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Physician Communication with Patients

Research Findings and Challenges

Jon Christianson

Publication Year: 2012

We all have a good idea of how we want things to go when we visit a physician. We expect to be able to explain why we are there, and we hope the physician will listen and possibly ask questions that help us clarify our thoughts. Most of us hope that the physician will provide some expression of empathy, offer a clear, nontechnical assessment of our problem, and describe "next steps" in a way that is easy to understand. Ideally, we would like to be asked about our ability to follow treatment recommendations. Some experts say that these expectations are not only reasonable but even necessary if patients are to get the care they need. Yet there is a growing body of research that suggests the reality of physician communication with patients often falls short of this ideal in many respects. A careful analysis of the findings of this research can provide guidance to physician educators, health care administrators, and health policy makers interested in understanding the role that improved physician communication can play in improving quality of care and patient outcomes. Physician Communication with Patients summarizes findings from the academic literature pertaining to various aspects of this question, discussing those findings in the context of current pressures for change in the organization and delivery of medical services.

Published by: University of Michigan Press

Title Page, Copyright

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List of Figures and Tables

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pp. vii-viii

Abbreviations

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pp. ix-xi

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1. Introduction

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pp. 1-16

We all have a good idea of how we want things to go when we visit a physician. We expect—count on—being able to talk to the physician about why we are there. This means telling him or her what feels wrong, explaining why we think prior treatment recommendations are not working, and even suggesting what we think...

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2. What Is the Evidence That Physician Communication Is Deficient?

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pp. 17-67

Anecdotal evidence, supported by the results of consumer surveys (Blendon, Buhr, et al. 2003), suggests that poor physician communication is pervasive in America and in other countries as well. The need for research to document its existence likely would seem questionable or even mildly amusing to most...

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3. How Does Physician Communication Affect Patients?

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pp. 68-100

The research findings described in chapter 2 identified elements of physician communication that appear problematic and, therefore, where there appears to be room for improvement. But by themselves, these findings are not sufficient to support the expenditure of resources on specific improvement efforts. In...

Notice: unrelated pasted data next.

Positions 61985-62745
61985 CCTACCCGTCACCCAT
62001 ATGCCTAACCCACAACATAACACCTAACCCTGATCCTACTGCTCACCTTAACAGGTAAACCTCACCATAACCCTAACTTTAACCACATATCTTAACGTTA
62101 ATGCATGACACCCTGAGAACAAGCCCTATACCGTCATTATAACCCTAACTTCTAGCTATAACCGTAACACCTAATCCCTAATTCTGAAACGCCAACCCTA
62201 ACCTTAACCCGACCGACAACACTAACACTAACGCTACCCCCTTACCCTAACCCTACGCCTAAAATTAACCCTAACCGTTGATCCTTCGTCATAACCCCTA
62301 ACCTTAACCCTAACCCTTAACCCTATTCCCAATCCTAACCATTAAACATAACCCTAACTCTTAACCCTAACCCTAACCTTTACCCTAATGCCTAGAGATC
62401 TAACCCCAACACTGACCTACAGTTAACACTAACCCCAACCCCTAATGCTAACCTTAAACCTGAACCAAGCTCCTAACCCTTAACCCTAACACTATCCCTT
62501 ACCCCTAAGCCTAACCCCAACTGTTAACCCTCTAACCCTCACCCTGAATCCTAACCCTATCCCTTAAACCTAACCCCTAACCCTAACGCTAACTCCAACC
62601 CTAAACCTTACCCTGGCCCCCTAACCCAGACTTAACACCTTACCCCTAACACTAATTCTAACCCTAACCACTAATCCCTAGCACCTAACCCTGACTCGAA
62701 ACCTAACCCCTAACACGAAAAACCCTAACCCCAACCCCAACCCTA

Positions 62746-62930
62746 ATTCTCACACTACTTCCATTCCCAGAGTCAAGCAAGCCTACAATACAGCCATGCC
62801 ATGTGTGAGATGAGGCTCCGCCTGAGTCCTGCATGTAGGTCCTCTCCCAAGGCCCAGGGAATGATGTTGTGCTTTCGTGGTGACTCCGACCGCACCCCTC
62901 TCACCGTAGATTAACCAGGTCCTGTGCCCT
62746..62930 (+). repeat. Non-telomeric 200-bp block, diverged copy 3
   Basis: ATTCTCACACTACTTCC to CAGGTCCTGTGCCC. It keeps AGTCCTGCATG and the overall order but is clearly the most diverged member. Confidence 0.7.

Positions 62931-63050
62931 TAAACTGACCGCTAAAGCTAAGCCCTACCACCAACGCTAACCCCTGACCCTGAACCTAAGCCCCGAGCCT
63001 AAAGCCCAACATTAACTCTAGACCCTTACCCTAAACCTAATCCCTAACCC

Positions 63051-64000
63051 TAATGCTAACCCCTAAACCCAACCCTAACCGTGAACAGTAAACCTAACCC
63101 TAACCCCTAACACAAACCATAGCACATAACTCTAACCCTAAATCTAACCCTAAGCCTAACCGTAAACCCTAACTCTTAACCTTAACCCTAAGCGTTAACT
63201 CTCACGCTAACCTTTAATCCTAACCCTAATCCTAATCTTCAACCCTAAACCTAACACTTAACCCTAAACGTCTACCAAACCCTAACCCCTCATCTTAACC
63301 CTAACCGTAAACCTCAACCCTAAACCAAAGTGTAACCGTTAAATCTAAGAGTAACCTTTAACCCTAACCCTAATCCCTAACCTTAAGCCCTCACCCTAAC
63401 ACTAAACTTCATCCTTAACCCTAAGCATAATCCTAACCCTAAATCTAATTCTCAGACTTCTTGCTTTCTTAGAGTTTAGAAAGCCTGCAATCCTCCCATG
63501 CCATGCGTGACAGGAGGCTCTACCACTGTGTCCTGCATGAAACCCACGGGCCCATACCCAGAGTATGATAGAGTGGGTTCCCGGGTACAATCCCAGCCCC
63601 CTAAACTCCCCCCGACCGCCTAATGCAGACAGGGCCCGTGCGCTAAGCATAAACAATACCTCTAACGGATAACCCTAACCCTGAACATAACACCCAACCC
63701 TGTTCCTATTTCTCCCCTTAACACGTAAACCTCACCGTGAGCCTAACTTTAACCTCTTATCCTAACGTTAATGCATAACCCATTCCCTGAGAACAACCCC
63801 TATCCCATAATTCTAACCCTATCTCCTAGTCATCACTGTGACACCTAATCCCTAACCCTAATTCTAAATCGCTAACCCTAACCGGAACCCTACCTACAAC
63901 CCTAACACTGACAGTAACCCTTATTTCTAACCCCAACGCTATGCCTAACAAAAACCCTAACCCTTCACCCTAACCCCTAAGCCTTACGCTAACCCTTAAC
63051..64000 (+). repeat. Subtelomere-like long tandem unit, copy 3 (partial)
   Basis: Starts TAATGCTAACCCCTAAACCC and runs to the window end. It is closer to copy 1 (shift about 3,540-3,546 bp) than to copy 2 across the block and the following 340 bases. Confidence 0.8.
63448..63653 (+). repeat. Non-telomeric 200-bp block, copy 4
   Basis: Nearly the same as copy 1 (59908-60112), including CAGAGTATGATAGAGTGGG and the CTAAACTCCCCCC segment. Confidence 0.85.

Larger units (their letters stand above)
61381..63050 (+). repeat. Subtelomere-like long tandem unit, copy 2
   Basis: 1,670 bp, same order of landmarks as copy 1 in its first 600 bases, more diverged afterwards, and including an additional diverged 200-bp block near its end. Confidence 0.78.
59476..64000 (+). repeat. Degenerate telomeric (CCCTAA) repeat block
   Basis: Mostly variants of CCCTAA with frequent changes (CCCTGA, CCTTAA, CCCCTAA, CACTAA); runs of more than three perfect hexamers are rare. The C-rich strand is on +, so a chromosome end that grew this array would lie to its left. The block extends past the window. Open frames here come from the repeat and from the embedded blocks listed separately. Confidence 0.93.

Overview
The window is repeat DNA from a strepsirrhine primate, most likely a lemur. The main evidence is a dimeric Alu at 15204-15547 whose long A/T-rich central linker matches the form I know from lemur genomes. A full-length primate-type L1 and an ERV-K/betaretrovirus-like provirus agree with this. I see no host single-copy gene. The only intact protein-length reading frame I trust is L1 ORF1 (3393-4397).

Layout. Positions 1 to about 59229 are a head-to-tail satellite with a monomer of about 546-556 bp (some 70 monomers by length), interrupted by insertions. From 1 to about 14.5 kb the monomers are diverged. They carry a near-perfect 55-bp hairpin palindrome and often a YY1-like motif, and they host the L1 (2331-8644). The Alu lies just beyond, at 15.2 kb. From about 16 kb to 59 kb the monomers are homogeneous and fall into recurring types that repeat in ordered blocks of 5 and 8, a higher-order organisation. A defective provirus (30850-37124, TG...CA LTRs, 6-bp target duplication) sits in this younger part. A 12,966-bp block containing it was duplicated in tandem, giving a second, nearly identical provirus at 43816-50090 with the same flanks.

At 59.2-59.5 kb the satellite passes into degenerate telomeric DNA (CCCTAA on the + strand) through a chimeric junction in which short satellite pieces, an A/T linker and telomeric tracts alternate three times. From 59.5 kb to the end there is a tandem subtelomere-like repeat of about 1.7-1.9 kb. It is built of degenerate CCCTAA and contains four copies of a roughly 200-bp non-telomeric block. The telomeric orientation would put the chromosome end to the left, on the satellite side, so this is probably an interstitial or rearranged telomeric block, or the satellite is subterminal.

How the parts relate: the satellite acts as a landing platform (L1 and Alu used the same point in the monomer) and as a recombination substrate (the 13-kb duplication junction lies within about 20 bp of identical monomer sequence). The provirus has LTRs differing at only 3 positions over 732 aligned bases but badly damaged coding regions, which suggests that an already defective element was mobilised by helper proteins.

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4. What Factors Are Associated with Deficiencies in Physician Communication?

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pp. 101-170

In chapter 3, we summarized evidence on the relationships between physician communication and patient outcomes.While this literature has some shortcomings, it provides overall support for hypotheses that poor physician communication has important implications for patients. In this chapter, we address the...

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5. How Effective Are Strategies to Improve Physician Communication?

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pp. 171-221

In chapter 4, we discussed the factors that seem to be associated with the quality of physician communication. Some physician characteristics, such as age and gender, clearly are not subject to change through educational programs or skill-building efforts. Other physician characteristics associated with physician...

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6. Improving Physician Communication: Insights from Skills Training Programs

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pp. 222-238

In earlier chapters, we reviewed published studies relating to physician communication.We found considerable evidence of deficiencies in physician communication (chapter 2) and also evidence that poor communication is associated with lower levels of patient satisfaction, poorer adherence to treatment...

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7. Looking to the Future: Opportunities and Challenges

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pp. 239-246

Issues relating to physician communication have received growing attention over the last 30 years, and their visibility and importance likely will continue to increase over the next decade. Supporting this expectation are a variety of changes, anticipated or already under way, relating to the financing and delivery...

Appendix: How Do Physician Communication Initiatives Compare to Other Efforts to Improve Patient Outcomes through Changing Physician Behaviors?

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pp. 247-273

References

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pp. 275-290

Index

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pp. 291-292


E-ISBN-13: 9780472028368
E-ISBN-10: 0472028367
Print-ISBN-13: 9780472118281
Print-ISBN-10: 0472118285

Page Count: 340
Illustrations: 2 figures, 19 tables
Publication Year: 2012